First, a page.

New Treatment Tech Eyes Zero Liquid Discharge Market

Micronic Technologies was named to Pipeline H2O's 2018 class, and it's targeting the wastewater industry with an innovative process

New Treatment Tech Eyes Zero Liquid Discharge Market

Karen Sorber, CEO of Micronic Technologies

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In 2007, Karen Sorber took a humanitarian trip to Peru where she learned about communities that don’t have access to clean water. “I sure wanted to help those people,” says Sorber, who combined that passion with her now-husband’s scientific skills to launch a company offering technology that could do just that.

The company has since taken a detour, though, focusing first on the wastewater treatment market. Sorber is now owner and CEO of Micronic Technologies of Wise, Virginia. Her husband, Kelly Rock, is CTO. Together, they head up the company that has developed and patented the MicroEVAP — a water purification system that removes almost all contaminants from source water.

The MicroEVAP system by Micronics Technologies
The MicroEVAP system by Micronics Technologies

The company recently was named to the 2018 Pipeline H2O class — a water technology commercialization program which assists startups with developing, commercializing and funding their inventions and processes.

Sorber notes that while Micronic has been part of accelerator programs in the past, “this is the only one focused on the water market.”

She says the company needs investors and strategic partners, adding that it already has spent $3 million in grants and $2 million in other investments to create and refine MicroEVAP, which creates a small concentrated waste stream for efficient disposal.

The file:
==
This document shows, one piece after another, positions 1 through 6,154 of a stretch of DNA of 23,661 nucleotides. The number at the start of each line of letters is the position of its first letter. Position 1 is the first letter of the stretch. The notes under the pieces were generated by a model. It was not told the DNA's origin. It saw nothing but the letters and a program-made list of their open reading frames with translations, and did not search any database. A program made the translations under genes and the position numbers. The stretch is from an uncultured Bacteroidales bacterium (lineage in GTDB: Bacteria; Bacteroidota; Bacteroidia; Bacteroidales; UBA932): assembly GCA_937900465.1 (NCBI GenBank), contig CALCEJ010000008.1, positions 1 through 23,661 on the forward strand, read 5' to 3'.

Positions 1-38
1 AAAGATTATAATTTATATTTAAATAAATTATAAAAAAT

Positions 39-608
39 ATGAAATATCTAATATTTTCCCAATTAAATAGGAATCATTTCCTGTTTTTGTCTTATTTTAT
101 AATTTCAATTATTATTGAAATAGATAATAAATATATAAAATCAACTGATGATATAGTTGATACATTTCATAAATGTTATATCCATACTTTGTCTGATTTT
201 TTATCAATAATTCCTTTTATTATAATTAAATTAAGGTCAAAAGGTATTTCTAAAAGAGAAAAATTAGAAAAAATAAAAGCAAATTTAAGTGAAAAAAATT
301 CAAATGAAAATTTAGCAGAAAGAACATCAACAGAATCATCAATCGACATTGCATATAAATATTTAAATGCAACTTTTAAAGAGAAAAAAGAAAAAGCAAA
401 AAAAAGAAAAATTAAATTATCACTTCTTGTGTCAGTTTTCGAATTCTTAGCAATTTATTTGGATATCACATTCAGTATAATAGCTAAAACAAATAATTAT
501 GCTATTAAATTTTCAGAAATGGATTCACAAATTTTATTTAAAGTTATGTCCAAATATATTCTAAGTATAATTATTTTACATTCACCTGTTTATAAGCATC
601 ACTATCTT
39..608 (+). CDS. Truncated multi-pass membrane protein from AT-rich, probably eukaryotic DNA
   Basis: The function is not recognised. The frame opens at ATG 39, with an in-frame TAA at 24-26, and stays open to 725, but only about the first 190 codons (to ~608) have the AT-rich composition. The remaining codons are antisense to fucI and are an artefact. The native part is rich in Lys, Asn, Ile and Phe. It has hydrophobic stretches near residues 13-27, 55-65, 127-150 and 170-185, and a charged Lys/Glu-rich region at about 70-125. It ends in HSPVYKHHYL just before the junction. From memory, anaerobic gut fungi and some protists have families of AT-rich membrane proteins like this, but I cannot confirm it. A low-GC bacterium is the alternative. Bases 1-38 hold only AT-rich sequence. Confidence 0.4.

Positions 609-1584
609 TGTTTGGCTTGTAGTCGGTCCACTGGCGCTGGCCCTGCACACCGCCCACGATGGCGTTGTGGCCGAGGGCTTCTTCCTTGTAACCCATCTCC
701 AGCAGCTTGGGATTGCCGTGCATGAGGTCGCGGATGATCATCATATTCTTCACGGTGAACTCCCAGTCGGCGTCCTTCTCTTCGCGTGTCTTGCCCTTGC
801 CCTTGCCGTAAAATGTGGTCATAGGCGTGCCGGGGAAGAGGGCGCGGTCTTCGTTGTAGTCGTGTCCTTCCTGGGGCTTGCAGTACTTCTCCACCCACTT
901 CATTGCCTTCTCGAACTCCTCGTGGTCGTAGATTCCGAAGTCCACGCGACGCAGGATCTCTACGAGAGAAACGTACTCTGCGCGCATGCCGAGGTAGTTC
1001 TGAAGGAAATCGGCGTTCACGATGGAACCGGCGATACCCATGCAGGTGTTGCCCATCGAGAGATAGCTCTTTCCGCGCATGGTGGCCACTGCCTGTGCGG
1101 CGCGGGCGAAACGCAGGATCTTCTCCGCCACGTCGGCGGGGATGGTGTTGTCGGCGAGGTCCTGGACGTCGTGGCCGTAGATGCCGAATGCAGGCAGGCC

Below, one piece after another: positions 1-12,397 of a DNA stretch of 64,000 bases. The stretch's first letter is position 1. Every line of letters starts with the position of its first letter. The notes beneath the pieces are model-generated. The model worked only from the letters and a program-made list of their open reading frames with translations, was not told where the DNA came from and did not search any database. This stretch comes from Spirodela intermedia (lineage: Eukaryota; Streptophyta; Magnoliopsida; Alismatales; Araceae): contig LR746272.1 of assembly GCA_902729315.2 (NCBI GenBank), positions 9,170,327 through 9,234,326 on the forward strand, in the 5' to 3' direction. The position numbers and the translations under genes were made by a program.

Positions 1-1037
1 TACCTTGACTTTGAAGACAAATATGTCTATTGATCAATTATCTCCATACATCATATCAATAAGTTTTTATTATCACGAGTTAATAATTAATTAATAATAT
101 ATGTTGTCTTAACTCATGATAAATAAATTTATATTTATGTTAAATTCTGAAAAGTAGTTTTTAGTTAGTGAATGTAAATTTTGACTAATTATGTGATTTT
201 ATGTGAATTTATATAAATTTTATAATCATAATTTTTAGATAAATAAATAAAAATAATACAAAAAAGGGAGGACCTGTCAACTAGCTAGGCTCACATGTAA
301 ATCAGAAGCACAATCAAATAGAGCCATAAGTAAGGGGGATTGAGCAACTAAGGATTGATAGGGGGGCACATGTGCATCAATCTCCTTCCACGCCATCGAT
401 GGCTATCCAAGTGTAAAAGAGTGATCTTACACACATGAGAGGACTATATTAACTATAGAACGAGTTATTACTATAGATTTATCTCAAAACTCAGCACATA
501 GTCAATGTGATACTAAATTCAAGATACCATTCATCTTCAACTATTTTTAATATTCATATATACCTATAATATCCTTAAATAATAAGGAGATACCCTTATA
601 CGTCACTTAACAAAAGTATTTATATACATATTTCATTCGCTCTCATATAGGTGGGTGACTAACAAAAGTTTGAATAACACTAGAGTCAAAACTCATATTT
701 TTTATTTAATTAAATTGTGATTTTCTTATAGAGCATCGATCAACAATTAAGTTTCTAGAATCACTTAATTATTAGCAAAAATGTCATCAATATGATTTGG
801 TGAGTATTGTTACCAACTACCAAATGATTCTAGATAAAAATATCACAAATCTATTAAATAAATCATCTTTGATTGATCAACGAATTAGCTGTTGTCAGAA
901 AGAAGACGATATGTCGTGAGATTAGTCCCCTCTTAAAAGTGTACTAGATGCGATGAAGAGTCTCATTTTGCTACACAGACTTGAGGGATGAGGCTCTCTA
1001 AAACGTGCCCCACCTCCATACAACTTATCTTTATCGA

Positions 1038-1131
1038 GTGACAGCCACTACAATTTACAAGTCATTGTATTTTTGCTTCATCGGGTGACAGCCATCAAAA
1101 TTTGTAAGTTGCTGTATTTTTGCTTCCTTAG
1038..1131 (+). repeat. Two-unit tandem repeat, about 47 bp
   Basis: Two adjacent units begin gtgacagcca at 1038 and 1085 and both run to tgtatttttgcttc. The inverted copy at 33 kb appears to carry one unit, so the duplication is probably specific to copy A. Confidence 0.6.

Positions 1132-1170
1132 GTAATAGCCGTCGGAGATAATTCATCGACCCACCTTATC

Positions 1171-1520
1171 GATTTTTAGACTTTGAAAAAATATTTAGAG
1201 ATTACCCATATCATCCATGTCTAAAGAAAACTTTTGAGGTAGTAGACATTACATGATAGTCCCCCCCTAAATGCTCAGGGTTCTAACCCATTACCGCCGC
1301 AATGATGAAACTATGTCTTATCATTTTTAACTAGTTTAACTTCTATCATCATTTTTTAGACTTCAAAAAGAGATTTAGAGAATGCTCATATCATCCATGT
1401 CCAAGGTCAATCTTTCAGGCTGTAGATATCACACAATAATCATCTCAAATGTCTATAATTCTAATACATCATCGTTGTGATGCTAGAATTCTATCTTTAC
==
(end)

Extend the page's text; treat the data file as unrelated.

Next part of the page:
According to its prospectus MicroEVAP removes more than 300,000 ppm of total dissolved solids and more than 95 percent of inorganics, organics, metals, bacteria, suspended solids and pharmaceuticals.

The process received industry recognition in 2016, winning an international technological challenge awarded by GE and Statoil of Norway.

Initially, Micronics planned to target the water purification market, but found that concentrating high-TDS wastewater effluent was a more immediately available market.

“Our best market is going to be the Zero Liquid Discharge (ZLD) market,” says Sorber. “We knew from the beginning that we could reduce high-TDS concentrations in wastewater at an extremely high throughput rate, so it follows to reduce the ZLD burden on companies or municipalities who are treating wastewater.”

It’s a pretty miraculous type of technology.”

Karen Sorber, CEO of Micronic Technologies

Right now, Sorber said, disposal transportation costs for high TDS wastewater ranges from 35 cents to $1 per gallon, while MicroEVAP is modeled at 10 cents per gallon.

With grand funding and partnerships with the University of Virginia’s College at Wise and Virginia Tech, Micronic is moving toward commercializing its technology in industrial wastewater markets. The company initially plans to target smaller facilities, particularly those that use reverse osmosis purification. 

How it works

MicroEVAP separates contaminants from water in a single step, using mechanical evaporation, vapor compression and condensation without filters, chemicals, membranes, high pressure or high heat. A chambered cylinder produces a tornadic turbulent flow creating micro droplets of water, allowing for efficient evaporation and recapture of clean water through condensation. Waste or brine generation is of a much lower volume.

Sorber noted that the reconstituted “product water” has been validated through third-party testing to meet drinking water standards.

She also said that various size treatment plants could use MicroEVAP. “It can scale to any size.” Applications can be designed to produce 1,500, 15,000 or 150,000 gpd of product water.

Micronic conducted a field pilot program in Virginia in fall 2017 and is processing a couple hundred gpd. “The next pilot will be designed for 1,500 gallons per day,” Sorber says.

The Pipeline H2O program runs through May, introducing Micronics and other startups to potential resources — like funders and partners — in the region.

Sorber said the company’s objective this year is to build a pilot in a strategic partner’s plant and achieve sales, although Micronics has not yet set a final price point.

“I would love to be able to start manufacturing in 2019,” she says.


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